“We understand that trade agreements may need to be updated, but we have to be careful not to damage the relationships that we already have and depend on,” said New York Farm Bureau President David Fisher. “We are encouraging our leaders in Washington, to move quickly at getting the parties back to the negotiating table, much like we have seen this week with Mexico, and to move forward on improving trade relations with our partners.”

While U.S. agriculture has had a trade surplus, the farm economy has not been a bright spot for this country. Net farm income was already down by 50 percent before the trade wars began.  When times are tough, this is when this country needs to be looking for new opportunities to expand markets to sell the quality products produced on our farms. The principle agreement announced this week with Mexico is a positive step in the right direction, but ultimately, we will need Canada to complete an effective NAFTA deal. Farmers also encouraged a resolution to disputes elsewhere, including China.

“The tariffs being imposed on our agricultural commodities are compounding an already difficult marketplace and putting New York’s farmers in a precarious situation,” said State Agriculture Commissioner Richard A. Ball. “Once these markets are lost, we could find it extremely difficult to regain that footing. We have an opportunity here to collaborate with our partners and to call for new free trade agreements and thoughtful, long-term solutions.”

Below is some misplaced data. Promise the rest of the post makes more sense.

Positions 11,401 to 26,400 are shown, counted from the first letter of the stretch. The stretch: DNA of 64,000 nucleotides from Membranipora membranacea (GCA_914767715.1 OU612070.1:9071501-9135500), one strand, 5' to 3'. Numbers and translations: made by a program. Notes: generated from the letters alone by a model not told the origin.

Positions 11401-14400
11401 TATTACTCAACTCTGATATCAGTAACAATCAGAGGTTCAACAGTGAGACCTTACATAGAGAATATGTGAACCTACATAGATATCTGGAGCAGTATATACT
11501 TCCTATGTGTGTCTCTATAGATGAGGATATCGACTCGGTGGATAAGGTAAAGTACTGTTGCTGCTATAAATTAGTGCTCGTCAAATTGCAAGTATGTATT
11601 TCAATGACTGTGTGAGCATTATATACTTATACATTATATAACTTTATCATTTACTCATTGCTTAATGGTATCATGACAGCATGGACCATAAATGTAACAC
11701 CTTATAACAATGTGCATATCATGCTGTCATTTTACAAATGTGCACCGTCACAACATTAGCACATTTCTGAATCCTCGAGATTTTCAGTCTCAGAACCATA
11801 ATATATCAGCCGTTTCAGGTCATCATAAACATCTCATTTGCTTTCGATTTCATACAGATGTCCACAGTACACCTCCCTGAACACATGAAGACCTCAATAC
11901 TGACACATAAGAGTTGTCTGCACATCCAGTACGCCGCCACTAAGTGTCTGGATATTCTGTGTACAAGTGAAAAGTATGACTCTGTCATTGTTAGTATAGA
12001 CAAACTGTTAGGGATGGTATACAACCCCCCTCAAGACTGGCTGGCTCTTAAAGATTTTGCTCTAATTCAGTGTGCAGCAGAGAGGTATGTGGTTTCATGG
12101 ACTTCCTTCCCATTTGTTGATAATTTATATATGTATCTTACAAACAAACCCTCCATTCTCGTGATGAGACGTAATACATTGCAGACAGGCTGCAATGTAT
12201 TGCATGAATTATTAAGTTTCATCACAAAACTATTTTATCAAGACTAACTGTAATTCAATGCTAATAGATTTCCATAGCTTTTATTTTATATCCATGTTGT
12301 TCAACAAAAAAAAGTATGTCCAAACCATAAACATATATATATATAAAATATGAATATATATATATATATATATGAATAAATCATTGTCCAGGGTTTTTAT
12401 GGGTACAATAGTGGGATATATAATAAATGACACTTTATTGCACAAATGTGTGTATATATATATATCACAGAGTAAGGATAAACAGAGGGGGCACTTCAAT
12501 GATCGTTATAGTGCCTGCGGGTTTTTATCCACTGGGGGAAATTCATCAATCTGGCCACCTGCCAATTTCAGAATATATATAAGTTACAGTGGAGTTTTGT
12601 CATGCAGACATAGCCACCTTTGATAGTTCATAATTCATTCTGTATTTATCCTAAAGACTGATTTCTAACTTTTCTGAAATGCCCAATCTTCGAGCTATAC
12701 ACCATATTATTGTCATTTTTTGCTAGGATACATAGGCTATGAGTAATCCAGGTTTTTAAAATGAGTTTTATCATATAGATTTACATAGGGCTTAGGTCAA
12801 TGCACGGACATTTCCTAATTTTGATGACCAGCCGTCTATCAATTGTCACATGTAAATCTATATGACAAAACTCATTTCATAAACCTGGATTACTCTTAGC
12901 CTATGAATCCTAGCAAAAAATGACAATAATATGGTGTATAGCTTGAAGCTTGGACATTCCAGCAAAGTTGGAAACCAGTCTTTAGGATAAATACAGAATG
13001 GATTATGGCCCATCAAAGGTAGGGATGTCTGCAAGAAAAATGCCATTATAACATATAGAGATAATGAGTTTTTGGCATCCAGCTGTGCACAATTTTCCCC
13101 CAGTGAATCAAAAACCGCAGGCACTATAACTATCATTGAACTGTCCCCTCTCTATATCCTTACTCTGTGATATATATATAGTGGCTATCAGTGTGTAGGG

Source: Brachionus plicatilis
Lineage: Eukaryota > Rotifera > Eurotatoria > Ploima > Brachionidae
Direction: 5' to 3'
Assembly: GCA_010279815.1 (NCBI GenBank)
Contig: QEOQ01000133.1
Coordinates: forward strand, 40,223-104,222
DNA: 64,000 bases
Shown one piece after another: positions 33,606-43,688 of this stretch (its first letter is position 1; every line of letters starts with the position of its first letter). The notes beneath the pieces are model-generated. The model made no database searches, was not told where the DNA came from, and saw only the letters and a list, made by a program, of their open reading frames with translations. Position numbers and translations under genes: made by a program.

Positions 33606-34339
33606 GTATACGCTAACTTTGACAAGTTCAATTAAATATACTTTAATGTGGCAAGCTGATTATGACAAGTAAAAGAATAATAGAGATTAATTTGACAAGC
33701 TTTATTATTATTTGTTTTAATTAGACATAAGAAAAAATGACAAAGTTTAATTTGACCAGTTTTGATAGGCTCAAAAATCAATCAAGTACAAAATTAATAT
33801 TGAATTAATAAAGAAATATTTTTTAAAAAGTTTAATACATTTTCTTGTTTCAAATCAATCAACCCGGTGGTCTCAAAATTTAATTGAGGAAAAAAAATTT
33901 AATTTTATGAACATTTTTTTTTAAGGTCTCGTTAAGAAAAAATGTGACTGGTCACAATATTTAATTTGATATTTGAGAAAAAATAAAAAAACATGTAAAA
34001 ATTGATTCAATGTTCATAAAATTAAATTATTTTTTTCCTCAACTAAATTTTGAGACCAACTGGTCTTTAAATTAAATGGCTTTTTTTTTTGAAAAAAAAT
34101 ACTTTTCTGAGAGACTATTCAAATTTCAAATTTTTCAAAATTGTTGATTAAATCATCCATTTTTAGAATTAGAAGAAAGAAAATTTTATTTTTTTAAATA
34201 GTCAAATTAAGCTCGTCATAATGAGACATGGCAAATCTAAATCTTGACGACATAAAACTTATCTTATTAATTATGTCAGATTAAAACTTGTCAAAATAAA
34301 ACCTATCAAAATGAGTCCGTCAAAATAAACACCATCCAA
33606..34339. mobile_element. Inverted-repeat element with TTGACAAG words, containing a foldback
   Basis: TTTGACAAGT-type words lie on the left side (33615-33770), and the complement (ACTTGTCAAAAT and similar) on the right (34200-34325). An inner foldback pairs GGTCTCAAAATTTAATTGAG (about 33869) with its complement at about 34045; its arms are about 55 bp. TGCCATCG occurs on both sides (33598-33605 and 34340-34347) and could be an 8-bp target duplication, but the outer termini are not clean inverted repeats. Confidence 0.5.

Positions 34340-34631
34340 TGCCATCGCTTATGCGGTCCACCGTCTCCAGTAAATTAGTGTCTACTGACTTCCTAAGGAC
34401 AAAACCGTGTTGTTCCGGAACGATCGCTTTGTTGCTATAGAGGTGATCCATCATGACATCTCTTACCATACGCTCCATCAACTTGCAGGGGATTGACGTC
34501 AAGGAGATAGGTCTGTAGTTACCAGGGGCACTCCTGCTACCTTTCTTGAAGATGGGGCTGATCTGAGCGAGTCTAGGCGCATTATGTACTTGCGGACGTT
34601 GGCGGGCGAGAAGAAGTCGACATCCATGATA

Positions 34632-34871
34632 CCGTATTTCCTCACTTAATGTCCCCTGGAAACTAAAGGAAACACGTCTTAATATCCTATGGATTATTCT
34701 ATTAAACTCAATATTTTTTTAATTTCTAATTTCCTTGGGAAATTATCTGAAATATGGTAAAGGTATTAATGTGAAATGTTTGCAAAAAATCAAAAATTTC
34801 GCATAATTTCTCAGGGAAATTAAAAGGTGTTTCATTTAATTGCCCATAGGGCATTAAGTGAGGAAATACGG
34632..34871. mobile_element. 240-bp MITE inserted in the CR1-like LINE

“Farmers for Free Trade is proud to join the New York Farm Bureau at the state fair to discuss the importance of trade to New York’s agriculture and manufacturing industries,” said Angela Hofmann, Deputy Director of Farmers for Free Trade. “Today’s joint event will highlight the price that New York agriculture and manufacturing workers are paying from the trade war and call attention to the need for consistent and fair trade policies.”

“Our farmers are reliable, they are resilient, and they are responsible. They are ingenuitive and they are innovative in producing an excellent product for consumers both stateside and abroad amid a myriad of unpredictable challenges including the weather and ever-changing consumer demand. As steadfast patriots, we look to our government to recognize that our growers already operate in an environment of uncertainty and hope that this administration will facilitate opening the doorway to global opportunities in a way that is good for our country and its farmers,” said Colleen Klein, New York Corn and Soybean Growers Association’s Executive Director.

“Since the end of May, following Mexico’s announcement of 25 percent retaliatory tariffs on US cheeses, the price we receive for our milk has dropped by 14 percent. To put that into realistic terms for our dairy farm, that is a loss of over $3,000 a day. Farm families like mine and our dairy farming friends across New York State are asking for a quick end to the trade war affecting our families’ livelihoods and our country’s backbone, the American farmer,” said Johanna Fox-Bossard, Barbland Dairy in Fabius, NY.

“New York maple producers are concerned about trade from two fronts. The tariffs in both Asia and Canada mean a potential loss of markets for American made maple syrup as cheaper Canadian maple syrup moves in to fill the void. In addition, the steel and aluminum tariffs have resulted in price hikes for equipment we need to produce maple syrup. My company alone was forced to increase prices 10 percent, prices that eventually will be passed down to consumers. We need a fix now before there are long lasting repercussions on New York’s maple industry,” said Dwayne Hill, Shaver-Hill Maple Farm.